Antique 18th century Polish Sword Karabela

Rare Antique 18th century Polish Nobleman sword Karabela. DETAILS: A Steel hilt of characteristic Karabela form decorated throughout the grip and the crossguard in silver inlaid scrolling foliate and floral motifs. A slightly curved single edged Damascus steel blade with yelmen, a forte decorated on each side with silver inlaid ornaments and two panels containing ornaments stylized in Arabic scripts.
MEASUREMENTS: Overall length: 92 cm (36 ¼ inches), length of the blade 77 cm (30 ¼ inches).
CONDITION: In good condition considering its age with a nice visible Damascus pattern.
REFERENCES: During the 17th -18th century most of the Polish Noblemen's swords were made in the Eastern – Turkish or Persian manner. A Similar Polish 18th century karabela sword with a steel hilt from the Charles XV King of Sweden collection is published in the
1. “White Arms of the Royal Armoury” by Lena Nordstrom
2. “Price Guide to Antique Edged Weapons" by Leslie Southwick. Page 171 No 479, with the following note: “This high quality, but worn, sword differs from other karabelas in not having scales of horn, ivory or same other material riveted to the tang to form the grip”.
3. Furthermore a sword with a steel karabela hilt of similar contour of the grip is in the Hermitage Museum published in the Book "Fine Arms from Tula: Firearms and Edged weapons in the Hermitage, Leningrad" by Valentin Mavrodin. No124.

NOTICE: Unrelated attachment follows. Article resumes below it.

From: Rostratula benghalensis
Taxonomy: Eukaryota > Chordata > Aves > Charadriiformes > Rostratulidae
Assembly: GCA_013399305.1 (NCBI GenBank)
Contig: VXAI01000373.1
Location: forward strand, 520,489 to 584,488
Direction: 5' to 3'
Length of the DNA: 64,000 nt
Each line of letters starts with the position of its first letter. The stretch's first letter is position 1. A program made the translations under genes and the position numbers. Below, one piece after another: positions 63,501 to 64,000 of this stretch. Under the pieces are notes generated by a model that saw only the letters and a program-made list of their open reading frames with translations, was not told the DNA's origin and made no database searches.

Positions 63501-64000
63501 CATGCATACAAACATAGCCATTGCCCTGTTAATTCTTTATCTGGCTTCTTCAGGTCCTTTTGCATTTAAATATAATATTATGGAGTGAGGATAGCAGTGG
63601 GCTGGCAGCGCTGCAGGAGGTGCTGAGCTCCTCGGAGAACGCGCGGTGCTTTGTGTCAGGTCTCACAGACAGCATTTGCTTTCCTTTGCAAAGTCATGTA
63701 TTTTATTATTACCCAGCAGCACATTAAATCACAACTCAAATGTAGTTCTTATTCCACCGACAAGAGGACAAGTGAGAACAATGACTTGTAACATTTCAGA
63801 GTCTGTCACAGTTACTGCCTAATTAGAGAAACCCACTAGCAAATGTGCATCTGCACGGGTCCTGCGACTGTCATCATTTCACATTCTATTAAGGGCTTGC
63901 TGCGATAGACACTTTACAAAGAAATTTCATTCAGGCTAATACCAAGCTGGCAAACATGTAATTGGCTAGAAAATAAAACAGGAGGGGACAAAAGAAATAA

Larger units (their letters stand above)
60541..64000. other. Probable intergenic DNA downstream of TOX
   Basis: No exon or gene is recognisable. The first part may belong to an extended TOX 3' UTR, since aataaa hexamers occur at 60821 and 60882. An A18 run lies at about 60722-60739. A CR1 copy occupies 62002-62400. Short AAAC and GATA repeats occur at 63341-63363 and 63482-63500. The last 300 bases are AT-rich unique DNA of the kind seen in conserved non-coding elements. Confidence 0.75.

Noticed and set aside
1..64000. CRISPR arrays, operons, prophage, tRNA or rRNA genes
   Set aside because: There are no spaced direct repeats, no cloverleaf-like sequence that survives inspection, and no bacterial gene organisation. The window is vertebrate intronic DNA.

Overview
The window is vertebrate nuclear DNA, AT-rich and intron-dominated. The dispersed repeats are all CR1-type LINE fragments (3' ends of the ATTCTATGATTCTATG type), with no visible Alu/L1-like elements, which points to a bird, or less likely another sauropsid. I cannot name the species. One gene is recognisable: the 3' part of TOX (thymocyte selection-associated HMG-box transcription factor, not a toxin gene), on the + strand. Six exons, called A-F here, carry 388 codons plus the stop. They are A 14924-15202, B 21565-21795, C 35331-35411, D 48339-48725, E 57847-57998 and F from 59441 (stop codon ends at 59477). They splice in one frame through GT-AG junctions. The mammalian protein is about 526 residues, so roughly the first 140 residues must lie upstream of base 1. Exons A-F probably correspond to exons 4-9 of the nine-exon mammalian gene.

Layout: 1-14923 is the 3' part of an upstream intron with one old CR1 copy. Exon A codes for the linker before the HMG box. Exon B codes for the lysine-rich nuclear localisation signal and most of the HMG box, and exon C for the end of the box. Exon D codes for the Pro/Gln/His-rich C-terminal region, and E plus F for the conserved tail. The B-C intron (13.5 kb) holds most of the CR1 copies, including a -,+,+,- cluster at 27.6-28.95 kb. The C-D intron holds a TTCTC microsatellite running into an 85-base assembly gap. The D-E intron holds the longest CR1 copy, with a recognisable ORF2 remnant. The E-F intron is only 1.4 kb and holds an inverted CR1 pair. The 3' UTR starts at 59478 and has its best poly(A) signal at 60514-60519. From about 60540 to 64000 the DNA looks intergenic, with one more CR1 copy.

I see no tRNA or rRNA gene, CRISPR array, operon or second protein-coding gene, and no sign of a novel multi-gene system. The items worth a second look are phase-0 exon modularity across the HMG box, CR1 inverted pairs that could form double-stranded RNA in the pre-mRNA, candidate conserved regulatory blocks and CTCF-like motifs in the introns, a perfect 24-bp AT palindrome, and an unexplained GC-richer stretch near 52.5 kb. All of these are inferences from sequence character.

Pseudo Arabic scripts can be seen on many 17th and 18th century Polish and Russian sword blades since the Turkish or Persian Damascus steel blades were very highly prized by Eastern European nobles. Most of those blades are with a watered steel pattern decorated with pseudo Arabic writing since the Polish and Russian Swords smiths, as the rest of the people of those countries, did not know the Arabic alphabet to show that the sword blade is an actual luxurious blade imported from the Islamic world. However the Eastern European Damascus steel blades were with watered -patterns which were different from the Islamic as Turkish or Persian Damascus steel. The form of the hilt with rococo influence of this particular karabela is slightly different from the hilt of 17th century Islamic- Ottoman karabela and indicates that this sword was made in the late 18th century and for this period time is dated a sword in the Hermitage Museum published in the Book "Fine Arms from Tula".

Item Details

Reference #:
Militaria & Weapons
Antiques (approx100yrs)
18th century
(Width x Height X Depth)
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